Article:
Because they bloom on the coldest days of the year, they need a different pattern of care compared to the thanksgiving cactus. Moreover, the bloom on this cactus is usually tiered and can grow up to 3 inches long.
Both cacti can be used to make ideal houseplants and gifts, especially at the time of the year they bloom. They can also be used for beautification, landscape designing, and showy purpose.
Christmas cacti are also epiphytes meaning they don’t naturally grow in soil but in shallow organic debris found on rocks or in the crevices of tree trunks. While it can be propagated from seed, the easiest way to propagate them is from cuttings, and this should be done in the warm growing months, April through September.
The best part of the Christmas cactus is that it is not that demanding as a houseplant. Like the Christmas cactus, the thanksgiving cactus is an epiphyte, which grows naturally from trees and branches in a jungle environment.
You might want to check out: How to Propagate Cactus Plant
Christmas cactus do well in the sun or shade. However, they are adaptable to other conditions.
But If you expose them to full sunlight, ensure it is during the winter months, as too much sunlight in spring and summer can cause the plant to become pale and yellow. Thanksgiving cactus does best in medium indirect light.
Christmas cactus is adaptable to moist soil conditions and grows naturally as an epiphyte in its native region. For optimal growth, it prefers a pH level between 5.5 and 6.2. When growing the thanksgiving cactus as a houseplant, it should be grown in a potting mix that is moist and well-drained with an acidic pH.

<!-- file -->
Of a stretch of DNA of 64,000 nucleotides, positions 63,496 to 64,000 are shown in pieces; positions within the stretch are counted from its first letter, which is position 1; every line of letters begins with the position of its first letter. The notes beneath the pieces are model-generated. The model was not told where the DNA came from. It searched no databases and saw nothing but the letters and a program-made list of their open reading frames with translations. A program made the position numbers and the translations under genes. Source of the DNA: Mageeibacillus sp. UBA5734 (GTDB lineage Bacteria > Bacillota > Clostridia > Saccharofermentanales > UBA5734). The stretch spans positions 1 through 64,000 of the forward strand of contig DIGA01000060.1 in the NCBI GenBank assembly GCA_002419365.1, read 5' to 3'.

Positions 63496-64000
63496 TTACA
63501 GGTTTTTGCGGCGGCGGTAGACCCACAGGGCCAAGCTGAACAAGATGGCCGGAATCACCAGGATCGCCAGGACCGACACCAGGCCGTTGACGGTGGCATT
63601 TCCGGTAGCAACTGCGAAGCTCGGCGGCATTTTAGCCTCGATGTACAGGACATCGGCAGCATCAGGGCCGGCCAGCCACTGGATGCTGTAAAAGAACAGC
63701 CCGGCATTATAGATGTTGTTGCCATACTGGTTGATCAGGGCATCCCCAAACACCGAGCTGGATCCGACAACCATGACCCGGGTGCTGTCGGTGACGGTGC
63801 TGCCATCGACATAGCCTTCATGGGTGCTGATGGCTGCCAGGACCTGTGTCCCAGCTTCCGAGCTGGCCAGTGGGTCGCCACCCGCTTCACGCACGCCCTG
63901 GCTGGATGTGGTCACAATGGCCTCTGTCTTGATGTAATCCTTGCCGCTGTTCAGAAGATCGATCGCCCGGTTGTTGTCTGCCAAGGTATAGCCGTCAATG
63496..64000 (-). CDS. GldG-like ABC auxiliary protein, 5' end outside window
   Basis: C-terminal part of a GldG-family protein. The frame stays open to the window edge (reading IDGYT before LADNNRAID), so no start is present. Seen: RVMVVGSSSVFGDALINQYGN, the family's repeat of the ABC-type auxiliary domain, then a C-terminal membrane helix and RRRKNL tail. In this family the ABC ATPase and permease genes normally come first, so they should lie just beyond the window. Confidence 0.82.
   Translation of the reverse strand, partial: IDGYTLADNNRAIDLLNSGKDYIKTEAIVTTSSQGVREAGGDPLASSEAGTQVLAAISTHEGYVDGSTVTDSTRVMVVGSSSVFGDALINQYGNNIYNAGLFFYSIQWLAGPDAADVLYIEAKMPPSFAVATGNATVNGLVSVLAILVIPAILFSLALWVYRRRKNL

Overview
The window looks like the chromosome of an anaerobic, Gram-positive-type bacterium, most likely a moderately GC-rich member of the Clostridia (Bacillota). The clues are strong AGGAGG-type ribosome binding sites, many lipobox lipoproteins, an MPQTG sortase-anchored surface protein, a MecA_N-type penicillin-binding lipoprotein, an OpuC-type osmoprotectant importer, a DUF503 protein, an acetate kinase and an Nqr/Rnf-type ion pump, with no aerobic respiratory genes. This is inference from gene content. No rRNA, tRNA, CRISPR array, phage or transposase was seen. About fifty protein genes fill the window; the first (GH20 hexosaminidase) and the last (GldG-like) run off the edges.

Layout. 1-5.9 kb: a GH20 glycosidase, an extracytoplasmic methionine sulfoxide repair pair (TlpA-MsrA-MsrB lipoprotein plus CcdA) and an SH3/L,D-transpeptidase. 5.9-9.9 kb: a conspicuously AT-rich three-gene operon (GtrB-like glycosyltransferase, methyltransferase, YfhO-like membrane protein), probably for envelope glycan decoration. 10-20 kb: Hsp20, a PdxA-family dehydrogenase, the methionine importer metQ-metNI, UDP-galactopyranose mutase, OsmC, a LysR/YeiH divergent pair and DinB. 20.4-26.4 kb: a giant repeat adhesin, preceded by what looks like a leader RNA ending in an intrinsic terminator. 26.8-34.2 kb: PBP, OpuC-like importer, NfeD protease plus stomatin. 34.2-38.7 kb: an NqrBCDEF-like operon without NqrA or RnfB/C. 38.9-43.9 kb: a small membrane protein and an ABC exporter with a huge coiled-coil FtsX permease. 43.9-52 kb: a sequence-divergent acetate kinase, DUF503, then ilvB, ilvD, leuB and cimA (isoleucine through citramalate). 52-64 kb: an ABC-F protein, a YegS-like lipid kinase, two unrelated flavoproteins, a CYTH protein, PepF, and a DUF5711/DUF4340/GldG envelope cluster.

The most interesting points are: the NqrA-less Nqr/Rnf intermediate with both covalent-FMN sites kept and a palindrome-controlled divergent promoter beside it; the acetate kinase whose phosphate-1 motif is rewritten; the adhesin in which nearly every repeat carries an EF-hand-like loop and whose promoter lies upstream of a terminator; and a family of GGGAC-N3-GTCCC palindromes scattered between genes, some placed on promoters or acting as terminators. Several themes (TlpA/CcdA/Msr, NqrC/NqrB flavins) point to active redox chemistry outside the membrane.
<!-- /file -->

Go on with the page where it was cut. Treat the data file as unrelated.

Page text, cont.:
A proper watering routine is one of the important ways of keeping both cactus happy. Water both plants thoroughly, allowing excess water to run through the drainage holes. Water the plants two or three times a week, but if they are located in a sunny location, you should water them once a week.
Temperature and Humidity
Both cactus need ample humidity, especially in dry or heated homes during the winter. Christmas cactus is a bit picky about its temperature. During its peak growth months (April to September), it prefers balmy temperatures between 70 and 80 degrees Fahrenheit.
Once the buds are set, it requires low nighttime temperatures between 55 and 65 degrees Fahrenheit. Ensure you keep the humidity of your thanksgiving cactus above 5o percent and the temperatures between 60 to 65 degrees Fahrenheit.
Christmas cactus should be fed monthly with a half-strength diluted water-soluble balanced fertilizer during the early spring and summer months. Stop feeding once you’ve noticed the formation of flower buds which is usually late summer or early fall. You can continue feeding after the plant blooms.
For thanksgiving cactus, fertilize regularly throughout the growing season to help promote blooming in the fall. Then apply a balanced, diluted liquid fertilizer every two weeks during the spring, summer, and early fall. After the blooms drop, stop fertilizing the cactus until new growth begins in the spring.